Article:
The Good Dream

By Pamela Lewis

A Reading from the Gospel of Matthew 1:18-25

18 Now the birth of Jesus the Messiah took place in this way. When his mother Mary had been engaged to Joseph, but before they lived together, she was found to be with child from the Holy Spirit. 19Her husband Joseph, being a righteous man and unwilling to expose her to public disgrace, planned to dismiss her quietly. 20But just when he had resolved to do this, an angel of the Lord appeared to him in a dream and said, “Joseph, son of David, do not be afraid to take Mary as your wife, for the child conceived in her is from the Holy Spirit. 21She will bear a son, and you are to name him Jesus, for he will save his people from their sins.” 22All this took place to fulfil what had been spoken by the Lord through the prophet:

23 “Look, the virgin shall conceive and bear a son,
   and they shall name him Emmanuel,”
which means, “God is with us.” 24When Joseph awoke from sleep, he did as the angel of the Lord commanded him; he took her as his wife, 25but had no marital relations with her until she had borne a son; and he named him Jesus.


Despite his long and impressive lineage, Joseph receives only brief mention in the gospel accounts. But in today’s passages, the author of St. Matthew gives closer attention to Jesus’ earthly father, the scion of fourteen generations stretching from Abraham to David. This was fourteen generations of humans begetting humans, yet Joseph now finds himself espoused to a woman who is pregnant with the Holy Ghost’s child.

Being engaged, Mary and Joseph are as good as married, in accordance with the customs of their time and culture. Joseph could have shamed Mary by making her a public example; but we learn that he is righteous, which moves him to consider “putting her away privily,” or divorcing her, protecting her from community condemnation, or worse, saving her from the Torah requirement of stoning.

But Joseph’s character is more fully revealed in his willingness to reflect on this very unusual situation and then to heed the angel’s instructions and prophetic words. In his dream, Joseph learns what his, Mary’s, and Jesus’ future will be, and that he will play a significant part in it: while Mary’s role is to bear God’s son, Joseph’s is to name that son Jesus, thereby acknowledging his earthly responsibility for him, and bringing Jesus into the house and lineage of David. Jesus will also be named by the people whom he has come to save from their sins, when they refer to him as “Emmanuel,” or “God with us.”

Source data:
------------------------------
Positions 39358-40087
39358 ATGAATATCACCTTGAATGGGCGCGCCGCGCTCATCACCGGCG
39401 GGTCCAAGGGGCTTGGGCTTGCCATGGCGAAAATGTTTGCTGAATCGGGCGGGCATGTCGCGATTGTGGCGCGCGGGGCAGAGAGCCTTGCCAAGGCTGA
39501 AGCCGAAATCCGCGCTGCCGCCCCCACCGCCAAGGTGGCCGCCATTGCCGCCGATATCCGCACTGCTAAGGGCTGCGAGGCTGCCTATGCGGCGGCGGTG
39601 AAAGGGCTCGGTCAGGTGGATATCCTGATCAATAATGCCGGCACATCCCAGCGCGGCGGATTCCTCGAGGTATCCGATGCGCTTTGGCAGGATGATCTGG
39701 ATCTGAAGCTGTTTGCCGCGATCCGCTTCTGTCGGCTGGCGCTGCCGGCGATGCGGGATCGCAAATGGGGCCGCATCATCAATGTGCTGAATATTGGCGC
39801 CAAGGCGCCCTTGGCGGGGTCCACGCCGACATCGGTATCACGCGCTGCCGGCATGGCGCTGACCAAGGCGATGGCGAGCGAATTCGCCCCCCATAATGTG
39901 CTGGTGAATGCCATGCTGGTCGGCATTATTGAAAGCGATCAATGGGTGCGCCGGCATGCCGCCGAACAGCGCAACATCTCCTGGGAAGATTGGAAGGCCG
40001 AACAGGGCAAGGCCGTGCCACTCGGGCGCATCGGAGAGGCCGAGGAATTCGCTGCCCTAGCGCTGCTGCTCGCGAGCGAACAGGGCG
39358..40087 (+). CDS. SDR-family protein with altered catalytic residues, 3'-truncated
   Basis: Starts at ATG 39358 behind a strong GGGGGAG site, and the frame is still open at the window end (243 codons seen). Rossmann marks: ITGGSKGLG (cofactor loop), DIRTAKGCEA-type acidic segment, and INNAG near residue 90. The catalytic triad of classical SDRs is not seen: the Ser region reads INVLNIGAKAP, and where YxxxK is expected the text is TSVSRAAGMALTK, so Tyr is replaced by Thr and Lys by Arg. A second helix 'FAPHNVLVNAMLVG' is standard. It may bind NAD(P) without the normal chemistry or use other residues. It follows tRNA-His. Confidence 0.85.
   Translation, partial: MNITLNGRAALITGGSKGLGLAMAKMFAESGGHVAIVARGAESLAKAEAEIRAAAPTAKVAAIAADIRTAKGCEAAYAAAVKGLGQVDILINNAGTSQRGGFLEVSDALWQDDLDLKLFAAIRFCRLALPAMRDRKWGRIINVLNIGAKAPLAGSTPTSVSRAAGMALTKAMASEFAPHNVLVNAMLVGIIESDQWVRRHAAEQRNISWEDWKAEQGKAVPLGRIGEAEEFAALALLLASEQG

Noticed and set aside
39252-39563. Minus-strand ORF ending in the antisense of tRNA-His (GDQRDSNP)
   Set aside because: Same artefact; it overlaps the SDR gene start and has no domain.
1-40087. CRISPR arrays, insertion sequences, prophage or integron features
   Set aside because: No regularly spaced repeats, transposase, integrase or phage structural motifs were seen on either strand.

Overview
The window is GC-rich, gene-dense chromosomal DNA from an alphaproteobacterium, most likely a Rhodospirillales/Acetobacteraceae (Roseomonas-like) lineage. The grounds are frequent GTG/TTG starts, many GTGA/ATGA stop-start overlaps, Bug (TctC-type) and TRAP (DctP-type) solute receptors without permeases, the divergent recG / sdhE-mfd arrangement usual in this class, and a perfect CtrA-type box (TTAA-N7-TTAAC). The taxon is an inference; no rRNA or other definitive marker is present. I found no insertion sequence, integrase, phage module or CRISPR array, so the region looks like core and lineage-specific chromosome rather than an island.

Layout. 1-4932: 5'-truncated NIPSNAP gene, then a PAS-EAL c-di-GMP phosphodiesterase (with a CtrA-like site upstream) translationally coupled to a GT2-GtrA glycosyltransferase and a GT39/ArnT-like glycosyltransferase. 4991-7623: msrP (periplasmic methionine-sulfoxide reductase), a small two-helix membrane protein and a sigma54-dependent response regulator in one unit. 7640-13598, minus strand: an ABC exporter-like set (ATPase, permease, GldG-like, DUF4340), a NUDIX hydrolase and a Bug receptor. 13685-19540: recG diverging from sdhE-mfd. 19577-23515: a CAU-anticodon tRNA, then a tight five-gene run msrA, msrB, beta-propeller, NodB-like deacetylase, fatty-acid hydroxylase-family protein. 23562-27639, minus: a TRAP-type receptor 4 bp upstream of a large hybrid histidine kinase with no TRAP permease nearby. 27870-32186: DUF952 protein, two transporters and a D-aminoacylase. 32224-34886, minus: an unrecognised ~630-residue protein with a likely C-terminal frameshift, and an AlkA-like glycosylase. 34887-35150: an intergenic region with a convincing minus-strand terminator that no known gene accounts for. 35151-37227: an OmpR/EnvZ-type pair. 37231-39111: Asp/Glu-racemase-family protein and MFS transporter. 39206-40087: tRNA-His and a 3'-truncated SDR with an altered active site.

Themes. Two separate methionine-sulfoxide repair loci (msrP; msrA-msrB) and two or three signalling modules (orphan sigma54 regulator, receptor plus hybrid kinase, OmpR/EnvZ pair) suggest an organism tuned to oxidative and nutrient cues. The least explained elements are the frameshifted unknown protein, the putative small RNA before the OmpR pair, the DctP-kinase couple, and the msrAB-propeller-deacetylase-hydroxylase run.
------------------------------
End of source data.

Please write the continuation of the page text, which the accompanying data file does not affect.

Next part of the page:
Mary and Joseph are models of obedience to God’s command, a kind of inverse of Adam and Eve, whose disobedience caused humanity’s fall. That obedience created a new and deeper bond between them and with God, whose dream for the world they helped make come true.

Pamela A. Lewis taught French for thirty years before retirement. A lifelong resident of Queens, N.Y., she attends Saint Thomas Church Fifth Avenue, and serves on various lay ministries. She writes for The Episcopal New YorkerEpiscopal Journal, and The Living Church.

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Daily Devotional Cycle of Prayer

Today we pray for:

Christians in other denominations and the work of the ecumenical movement
His Holiness Pope Francis, Bishop of Rome
His All Holiness Archbishop Bartholomew of Constantinople, New Rome, and Ecumenical Patriarch
The General Secretary of the World Council of Churches
Bishop Ivan M Abrahams, General Secretary World Methodist Council
The Rev. Chris Ferguson, General Secretary of the World Communion of Reformed Churches


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